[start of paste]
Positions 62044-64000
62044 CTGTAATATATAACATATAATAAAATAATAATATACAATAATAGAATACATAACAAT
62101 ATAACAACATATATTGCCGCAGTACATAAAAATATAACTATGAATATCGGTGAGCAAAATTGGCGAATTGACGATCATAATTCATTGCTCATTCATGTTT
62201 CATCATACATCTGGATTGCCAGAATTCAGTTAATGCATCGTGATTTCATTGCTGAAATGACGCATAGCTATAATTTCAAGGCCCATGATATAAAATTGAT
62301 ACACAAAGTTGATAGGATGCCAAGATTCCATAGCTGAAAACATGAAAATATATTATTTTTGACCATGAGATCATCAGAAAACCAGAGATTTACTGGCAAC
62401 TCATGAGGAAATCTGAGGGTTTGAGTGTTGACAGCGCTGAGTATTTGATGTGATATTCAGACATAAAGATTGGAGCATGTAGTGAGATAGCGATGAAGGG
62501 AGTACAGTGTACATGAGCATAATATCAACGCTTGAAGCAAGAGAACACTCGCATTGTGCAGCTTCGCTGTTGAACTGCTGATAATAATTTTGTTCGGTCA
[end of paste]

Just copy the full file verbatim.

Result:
Positions 62044-64000
62044 CTGTAATATATAACATATAATAAAATAATAATATACAATAATAGAATACATAACAAT
62101 ATAACAACATATATTGCCGCAGTACATAAAAATATAACTATGAATATCGGTGAGCAAAATTGGCGAATTGACGATCATAATTCATTGCTCATTCATGTTT
62201 CATCATACATCTGGATTGCCAGAATTCAGTTAATGCATCGTGATTTCATTGCTGAAATGACGCATAGCTATAATTTCAAGGCCCATGATATAAAATTGAT
62301 ACACAAAGTTGATAGGATGCCAAGATTCCATAGCTGAAAACATGAAAATATATTATTTTTGACCATGAGATCATCAGAAAACCAGAGATTTACTGGCAAC
62401 TCATGAGGAAATCTGAGGGTTTGAGTGTTGACAGCGCTGAGTATTTGATGTGATATTCAGACATAAAGATTGGAGCATGTAGTGAGATAGCGATGAAGGG
62501 AGTACAGTGTACATGAGCATAATATCAACGCTTGAAGCAAGAGAACACTCGCATTGTGCAGCTTCGCTGTTGAACTGCTGATAATAATTTTGTTCGGTCA